Jan Brittain's Sermon for Celebration of Life Service

June 23, 2018

This is from a rough transcription provided by Loveeta Baker, Realtime Captioner

Altars of Faithfulness

Sometimes when I step into a pulpit I cannot honestly make this statement to the people seated before me, I know exactly what it's like to be where you are.  But today, I can.  Just 20 days ago I met my father and my brother in Greenville for the SC Annual Conference.  To attend the memorial service where my mother, along with countless other faithful servants would be remembered and honored.

71 years a minister's wife, since the age of 19.  I know exactly what it's like to be where you are today.  I know the mixture of feelings, the great pride, and what has happened.  The regret over what never quite came to be.  I know the joy of reunion with family members in celebration.  I know the wonder of what God accomplished, and the regret, sadness, over what will never be again.  But more than anything, I know the thankfulness of the gift of salvation, and the power of the cross and a resurrected Lord who has promised us a shared eternity.  I know the love and what it is to sit where you are sitting today.  I know exactly how you feel.  And of course, you wanted to be here.  You wouldn't have missed it.  The chance to gather with this magnificent family of faith, to celebrate and give thanks for your loved ones.  And yet, nobody wants to sit where you are sitting today, where we sat marking the absence of one who was loved so dearly.

I know exactly what it's like to be where you are.  I do not have the words to express to you how honored I am to share this sacred and significant experience with you.  We have been talking a lot around here the last couple days about going.  Bishop Steiner Ball reminded of Jesus' command to go teach and Tom bridges and the laity address challenged us to go through the open doors God put before us.  Last night bishop Gwinn asked those being commissioned if they were willing to go to Nineveh or anywhere the bishop might send them.  Maybe that verb, "to go" is the verb of faithfulness.  It's interesting, Walter Brueggerman said the faith of our father Abraham and mother Sarah could be summarized by the simple powerful words from Genesis 12:4, so Abram went.  Same thing could be said about the persons whose lives we are honoring today.  From one end of this conference and a few other places, those names will be read, pictures in the service, so too may their faith be summarized by such simple yet powerful words.  They went.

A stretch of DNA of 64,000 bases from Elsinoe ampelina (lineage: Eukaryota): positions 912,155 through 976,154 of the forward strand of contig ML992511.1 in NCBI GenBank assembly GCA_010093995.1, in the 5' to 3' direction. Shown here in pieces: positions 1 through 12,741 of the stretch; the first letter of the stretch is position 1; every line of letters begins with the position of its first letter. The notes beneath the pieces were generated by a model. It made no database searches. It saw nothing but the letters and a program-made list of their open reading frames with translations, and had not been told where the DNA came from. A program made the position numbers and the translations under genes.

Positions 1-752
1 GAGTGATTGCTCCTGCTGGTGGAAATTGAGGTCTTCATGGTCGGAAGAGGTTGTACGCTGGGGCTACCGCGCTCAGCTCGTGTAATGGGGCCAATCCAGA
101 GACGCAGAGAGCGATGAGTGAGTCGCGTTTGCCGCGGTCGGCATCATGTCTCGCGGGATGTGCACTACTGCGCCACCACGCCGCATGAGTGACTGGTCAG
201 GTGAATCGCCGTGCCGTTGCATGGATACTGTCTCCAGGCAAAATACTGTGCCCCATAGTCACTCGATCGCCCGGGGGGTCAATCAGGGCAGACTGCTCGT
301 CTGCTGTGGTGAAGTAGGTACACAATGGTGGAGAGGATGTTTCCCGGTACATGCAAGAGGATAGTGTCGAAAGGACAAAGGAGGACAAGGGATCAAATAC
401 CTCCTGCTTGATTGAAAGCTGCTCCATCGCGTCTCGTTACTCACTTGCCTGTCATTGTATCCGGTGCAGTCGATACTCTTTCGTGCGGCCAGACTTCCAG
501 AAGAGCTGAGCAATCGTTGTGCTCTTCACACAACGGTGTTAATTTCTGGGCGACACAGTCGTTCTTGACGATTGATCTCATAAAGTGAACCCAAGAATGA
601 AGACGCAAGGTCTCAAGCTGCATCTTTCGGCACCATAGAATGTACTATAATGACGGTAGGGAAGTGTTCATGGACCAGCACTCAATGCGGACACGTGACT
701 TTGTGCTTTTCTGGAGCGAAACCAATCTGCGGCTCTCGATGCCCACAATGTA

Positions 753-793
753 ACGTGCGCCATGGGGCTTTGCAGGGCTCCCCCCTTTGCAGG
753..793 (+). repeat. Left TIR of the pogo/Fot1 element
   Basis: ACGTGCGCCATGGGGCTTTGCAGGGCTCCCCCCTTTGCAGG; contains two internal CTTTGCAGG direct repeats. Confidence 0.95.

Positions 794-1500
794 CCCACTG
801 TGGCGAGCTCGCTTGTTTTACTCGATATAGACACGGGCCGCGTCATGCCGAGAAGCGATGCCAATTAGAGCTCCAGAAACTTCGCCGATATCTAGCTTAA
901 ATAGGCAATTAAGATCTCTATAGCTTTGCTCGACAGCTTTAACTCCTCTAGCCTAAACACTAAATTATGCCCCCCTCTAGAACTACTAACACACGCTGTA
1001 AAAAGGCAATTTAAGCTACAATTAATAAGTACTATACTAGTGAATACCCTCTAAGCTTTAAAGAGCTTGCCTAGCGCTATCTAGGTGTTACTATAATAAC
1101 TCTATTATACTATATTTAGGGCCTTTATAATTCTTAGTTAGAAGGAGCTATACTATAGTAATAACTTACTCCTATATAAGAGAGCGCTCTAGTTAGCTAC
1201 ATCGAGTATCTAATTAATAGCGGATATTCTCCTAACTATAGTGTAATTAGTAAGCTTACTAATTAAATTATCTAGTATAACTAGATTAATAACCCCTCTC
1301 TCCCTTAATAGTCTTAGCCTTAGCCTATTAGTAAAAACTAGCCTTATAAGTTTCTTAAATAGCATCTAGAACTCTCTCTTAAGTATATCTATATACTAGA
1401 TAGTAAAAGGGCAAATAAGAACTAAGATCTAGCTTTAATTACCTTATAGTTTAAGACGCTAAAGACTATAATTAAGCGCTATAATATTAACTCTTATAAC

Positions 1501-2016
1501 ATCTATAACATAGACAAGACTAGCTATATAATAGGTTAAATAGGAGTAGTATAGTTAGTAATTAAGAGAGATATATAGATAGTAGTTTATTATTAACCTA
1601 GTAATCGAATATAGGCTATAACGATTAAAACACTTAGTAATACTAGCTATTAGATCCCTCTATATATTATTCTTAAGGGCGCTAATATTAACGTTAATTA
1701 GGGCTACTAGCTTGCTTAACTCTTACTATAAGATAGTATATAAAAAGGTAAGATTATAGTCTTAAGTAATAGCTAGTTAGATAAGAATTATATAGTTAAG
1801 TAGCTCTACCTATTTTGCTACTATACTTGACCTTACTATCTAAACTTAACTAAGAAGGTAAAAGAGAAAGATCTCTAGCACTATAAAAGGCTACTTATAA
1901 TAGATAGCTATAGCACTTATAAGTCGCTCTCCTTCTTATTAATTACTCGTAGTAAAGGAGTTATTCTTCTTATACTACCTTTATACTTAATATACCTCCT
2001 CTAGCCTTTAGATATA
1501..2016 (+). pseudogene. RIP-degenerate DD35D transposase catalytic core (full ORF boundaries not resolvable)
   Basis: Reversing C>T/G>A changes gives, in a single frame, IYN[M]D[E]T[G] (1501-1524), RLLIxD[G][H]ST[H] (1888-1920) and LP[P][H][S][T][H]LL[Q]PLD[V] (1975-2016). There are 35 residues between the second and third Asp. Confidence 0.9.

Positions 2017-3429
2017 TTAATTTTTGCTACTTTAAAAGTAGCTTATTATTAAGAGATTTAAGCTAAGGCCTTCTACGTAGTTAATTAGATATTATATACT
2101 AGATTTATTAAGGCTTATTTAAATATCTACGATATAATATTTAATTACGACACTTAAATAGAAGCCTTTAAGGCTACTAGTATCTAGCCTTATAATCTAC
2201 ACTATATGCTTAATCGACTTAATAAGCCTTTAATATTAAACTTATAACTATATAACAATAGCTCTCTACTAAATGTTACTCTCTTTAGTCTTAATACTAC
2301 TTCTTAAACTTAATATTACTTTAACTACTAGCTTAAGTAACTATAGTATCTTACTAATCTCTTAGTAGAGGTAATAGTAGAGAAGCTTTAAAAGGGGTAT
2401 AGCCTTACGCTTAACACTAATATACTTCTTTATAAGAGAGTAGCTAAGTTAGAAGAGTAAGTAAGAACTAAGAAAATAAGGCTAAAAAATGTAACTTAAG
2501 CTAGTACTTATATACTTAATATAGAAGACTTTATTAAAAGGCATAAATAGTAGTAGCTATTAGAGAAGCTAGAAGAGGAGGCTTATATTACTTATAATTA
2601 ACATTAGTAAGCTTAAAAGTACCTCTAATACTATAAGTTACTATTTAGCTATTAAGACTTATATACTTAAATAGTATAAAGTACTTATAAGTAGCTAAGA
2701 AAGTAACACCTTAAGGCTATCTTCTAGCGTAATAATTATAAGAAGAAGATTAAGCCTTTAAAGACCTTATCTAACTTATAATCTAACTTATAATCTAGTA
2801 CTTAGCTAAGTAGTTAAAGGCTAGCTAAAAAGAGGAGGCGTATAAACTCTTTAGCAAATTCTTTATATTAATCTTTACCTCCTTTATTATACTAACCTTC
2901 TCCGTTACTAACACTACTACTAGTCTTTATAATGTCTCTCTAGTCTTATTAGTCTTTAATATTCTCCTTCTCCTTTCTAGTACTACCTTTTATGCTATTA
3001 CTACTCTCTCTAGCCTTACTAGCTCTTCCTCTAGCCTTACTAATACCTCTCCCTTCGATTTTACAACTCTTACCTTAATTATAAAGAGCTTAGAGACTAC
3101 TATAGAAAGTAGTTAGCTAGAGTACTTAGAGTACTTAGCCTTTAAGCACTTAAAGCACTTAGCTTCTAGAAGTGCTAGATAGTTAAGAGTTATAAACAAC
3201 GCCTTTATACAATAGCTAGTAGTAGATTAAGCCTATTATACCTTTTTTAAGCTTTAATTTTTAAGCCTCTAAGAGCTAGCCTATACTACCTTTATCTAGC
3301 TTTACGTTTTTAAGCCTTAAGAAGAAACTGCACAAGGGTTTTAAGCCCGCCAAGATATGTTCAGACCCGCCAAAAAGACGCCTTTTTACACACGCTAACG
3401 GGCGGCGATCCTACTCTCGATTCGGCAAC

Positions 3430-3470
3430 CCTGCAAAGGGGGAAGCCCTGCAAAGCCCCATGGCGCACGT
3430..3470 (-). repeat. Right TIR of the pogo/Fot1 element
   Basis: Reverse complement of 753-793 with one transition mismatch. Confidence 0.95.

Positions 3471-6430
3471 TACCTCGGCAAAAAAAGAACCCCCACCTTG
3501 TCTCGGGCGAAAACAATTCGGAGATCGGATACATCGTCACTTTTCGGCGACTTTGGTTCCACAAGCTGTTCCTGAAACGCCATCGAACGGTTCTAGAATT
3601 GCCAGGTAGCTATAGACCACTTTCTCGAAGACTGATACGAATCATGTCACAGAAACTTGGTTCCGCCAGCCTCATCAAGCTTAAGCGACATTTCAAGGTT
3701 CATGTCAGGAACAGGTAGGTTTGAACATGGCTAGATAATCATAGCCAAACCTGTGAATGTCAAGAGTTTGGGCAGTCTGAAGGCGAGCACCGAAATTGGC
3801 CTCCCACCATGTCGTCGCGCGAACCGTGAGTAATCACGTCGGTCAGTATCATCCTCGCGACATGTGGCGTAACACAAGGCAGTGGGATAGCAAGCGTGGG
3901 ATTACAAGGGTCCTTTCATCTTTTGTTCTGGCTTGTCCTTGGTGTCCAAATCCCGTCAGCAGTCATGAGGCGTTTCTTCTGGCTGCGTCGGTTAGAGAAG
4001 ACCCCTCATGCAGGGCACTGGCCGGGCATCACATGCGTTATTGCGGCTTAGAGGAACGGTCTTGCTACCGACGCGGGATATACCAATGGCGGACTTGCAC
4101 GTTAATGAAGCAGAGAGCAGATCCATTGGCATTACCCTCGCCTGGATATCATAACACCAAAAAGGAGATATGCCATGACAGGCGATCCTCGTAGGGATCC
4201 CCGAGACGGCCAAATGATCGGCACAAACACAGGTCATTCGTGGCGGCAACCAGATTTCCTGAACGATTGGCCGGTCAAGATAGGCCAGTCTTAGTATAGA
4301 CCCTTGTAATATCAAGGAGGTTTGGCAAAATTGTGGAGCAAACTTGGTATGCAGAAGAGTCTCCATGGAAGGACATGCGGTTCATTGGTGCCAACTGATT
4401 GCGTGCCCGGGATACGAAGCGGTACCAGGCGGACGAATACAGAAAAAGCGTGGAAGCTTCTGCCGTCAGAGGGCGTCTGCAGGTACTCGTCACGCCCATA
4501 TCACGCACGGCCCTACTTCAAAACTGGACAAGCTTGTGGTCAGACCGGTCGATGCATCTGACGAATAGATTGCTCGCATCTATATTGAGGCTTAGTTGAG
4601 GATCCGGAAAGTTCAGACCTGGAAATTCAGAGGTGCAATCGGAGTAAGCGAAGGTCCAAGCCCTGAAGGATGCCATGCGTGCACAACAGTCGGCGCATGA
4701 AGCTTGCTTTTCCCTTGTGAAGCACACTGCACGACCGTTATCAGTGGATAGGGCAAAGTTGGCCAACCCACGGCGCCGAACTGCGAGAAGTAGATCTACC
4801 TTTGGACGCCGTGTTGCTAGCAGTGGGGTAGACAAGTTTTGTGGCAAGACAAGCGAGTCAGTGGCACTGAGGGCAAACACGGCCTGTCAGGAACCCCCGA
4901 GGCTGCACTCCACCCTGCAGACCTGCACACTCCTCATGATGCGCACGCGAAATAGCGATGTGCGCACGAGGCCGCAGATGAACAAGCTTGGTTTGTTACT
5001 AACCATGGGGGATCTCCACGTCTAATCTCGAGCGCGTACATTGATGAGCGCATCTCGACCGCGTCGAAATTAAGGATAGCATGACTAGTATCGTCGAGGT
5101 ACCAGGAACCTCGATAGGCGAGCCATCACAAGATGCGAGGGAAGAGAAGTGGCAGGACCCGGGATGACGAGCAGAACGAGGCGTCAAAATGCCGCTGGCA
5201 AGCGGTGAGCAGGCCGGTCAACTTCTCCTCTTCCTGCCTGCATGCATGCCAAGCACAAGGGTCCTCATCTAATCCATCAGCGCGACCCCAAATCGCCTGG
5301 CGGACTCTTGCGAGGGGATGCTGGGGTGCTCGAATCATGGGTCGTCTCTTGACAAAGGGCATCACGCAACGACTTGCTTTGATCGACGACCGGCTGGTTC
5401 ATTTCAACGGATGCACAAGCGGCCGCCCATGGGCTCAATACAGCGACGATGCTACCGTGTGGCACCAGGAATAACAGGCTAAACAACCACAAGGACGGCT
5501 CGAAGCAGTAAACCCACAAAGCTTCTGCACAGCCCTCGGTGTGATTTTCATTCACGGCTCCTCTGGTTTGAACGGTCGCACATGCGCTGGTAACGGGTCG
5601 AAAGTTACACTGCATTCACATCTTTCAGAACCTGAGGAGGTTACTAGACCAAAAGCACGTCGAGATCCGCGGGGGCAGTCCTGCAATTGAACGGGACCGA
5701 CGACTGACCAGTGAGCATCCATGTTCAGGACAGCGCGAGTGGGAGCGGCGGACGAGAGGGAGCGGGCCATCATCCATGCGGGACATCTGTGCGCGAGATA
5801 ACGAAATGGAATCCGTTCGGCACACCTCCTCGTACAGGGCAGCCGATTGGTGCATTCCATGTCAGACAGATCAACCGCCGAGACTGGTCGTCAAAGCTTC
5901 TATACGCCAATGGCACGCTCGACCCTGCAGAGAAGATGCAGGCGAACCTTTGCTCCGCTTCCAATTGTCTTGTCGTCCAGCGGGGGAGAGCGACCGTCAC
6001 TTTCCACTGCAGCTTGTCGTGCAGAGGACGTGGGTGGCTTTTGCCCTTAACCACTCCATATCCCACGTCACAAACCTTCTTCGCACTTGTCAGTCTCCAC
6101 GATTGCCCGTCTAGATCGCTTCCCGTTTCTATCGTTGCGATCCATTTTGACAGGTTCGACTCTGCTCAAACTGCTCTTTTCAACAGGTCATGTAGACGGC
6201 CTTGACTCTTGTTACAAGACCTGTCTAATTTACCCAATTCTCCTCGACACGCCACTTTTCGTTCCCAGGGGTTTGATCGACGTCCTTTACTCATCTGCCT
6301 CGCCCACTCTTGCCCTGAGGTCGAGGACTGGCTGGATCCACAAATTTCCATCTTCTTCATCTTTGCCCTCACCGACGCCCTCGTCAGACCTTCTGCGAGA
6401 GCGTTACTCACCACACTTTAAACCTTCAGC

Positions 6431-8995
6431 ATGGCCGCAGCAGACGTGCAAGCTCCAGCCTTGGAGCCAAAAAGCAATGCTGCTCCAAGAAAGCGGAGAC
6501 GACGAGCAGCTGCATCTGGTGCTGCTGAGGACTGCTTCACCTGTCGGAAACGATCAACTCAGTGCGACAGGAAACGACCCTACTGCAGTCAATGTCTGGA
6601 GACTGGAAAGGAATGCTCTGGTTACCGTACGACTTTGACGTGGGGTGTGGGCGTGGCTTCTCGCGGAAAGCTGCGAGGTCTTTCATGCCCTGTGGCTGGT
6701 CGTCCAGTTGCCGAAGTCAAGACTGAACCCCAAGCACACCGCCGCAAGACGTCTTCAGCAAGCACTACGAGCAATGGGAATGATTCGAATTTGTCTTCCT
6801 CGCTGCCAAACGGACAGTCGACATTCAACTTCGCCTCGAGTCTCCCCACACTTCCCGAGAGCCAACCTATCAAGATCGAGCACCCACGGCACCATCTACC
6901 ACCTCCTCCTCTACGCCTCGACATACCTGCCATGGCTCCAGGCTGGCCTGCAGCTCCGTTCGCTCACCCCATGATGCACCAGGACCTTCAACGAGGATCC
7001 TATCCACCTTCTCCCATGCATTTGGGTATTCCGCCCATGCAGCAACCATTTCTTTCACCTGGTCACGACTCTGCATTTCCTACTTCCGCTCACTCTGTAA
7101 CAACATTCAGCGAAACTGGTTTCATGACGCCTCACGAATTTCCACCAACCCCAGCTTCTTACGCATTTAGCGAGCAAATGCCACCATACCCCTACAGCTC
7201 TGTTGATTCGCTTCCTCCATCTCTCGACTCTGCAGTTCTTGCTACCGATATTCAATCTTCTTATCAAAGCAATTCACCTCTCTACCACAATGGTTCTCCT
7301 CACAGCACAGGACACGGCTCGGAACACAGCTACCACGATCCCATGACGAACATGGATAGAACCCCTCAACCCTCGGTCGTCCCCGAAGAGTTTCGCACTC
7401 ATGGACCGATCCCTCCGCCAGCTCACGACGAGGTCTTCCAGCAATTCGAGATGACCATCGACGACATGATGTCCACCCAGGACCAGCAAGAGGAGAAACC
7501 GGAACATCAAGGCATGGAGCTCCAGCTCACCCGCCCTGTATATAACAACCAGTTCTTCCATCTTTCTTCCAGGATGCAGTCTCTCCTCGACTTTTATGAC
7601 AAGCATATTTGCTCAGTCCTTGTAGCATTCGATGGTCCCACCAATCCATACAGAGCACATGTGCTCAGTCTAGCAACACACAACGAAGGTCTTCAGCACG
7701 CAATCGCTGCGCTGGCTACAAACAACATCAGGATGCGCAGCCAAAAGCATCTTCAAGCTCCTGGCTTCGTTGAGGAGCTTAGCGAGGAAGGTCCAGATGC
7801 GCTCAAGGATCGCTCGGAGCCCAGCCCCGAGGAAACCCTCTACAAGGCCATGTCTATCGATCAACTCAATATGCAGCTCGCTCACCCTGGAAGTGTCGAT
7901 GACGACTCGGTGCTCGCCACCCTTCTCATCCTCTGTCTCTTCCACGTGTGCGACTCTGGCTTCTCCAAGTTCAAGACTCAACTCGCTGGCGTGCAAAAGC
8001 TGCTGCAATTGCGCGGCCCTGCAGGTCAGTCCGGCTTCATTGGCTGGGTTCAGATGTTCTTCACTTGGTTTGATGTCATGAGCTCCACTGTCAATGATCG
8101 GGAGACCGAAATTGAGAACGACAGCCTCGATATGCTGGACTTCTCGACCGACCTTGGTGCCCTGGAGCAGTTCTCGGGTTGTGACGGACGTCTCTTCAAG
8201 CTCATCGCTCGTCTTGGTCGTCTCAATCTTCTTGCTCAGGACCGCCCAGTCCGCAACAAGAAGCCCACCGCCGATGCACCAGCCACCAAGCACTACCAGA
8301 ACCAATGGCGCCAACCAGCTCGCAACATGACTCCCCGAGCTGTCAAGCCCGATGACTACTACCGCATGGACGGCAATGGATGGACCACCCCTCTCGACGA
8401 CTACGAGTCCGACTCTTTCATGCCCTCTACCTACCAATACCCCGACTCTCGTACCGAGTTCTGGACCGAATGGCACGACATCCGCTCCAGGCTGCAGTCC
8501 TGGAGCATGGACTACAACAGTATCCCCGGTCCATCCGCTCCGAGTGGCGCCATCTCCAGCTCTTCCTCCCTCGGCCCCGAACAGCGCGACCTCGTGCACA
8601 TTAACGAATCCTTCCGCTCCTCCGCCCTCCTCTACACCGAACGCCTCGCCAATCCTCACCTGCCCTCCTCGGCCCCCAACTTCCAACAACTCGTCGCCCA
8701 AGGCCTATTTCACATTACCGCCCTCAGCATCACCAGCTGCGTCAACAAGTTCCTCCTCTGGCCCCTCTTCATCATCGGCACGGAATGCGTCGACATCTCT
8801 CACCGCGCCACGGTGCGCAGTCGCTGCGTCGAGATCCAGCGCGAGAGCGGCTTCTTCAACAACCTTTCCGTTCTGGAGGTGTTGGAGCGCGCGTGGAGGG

God called, the bishop sent, they went.  Sometimes welcomed, sometimes tolerated.  Sometimes rejected.  Still they went.  That beloved is why we are all hear today.  That is why we would not want to be anywhere else.  We celebrate, we give thanks, we remember with joy because hallelujah, they went, they went!  But before they went, and they left something behind.

It's what they left behind that can continue to shape our lives, your lives, the lives of the church, the individual local congregations where they served and yes, even the life of our great denomination.  It's what they left behind that can guide us and direct us.  Like so many of the faithful that have gone before, stretching all the way back to father Abraham and mother Sarah, these servants left behind altars.  Altars of faithfulness, to mark their own faith journeys and give encouragement to those who would come after.  I am hoping you will travel with me today to stand for just a moment at some of those altars.  I believe we can find something there that will give us yet another reason to celebrate these lives.  I believe we can find new strength, perhaps even new purpose for our own faith journeys.  Truth be told I suspect some of us have already stood in altars left by those who have gone before us and chances are we pass by a few without even knowing we were actually standing on holy ground.

I am hoping that taking the time to name these altars and claim the power for living today will help us recognize them in the future and use them when we come across them to be the guide guides that I believe God intends them to be.

To do this we have to take a bit of a journey moving from altar to altar remembering how these have shone up in the lives of our loved ones, reflecting on how we have left altars behind along the way and seeking both the peace and the power to keep on going on our own spiritual journeys.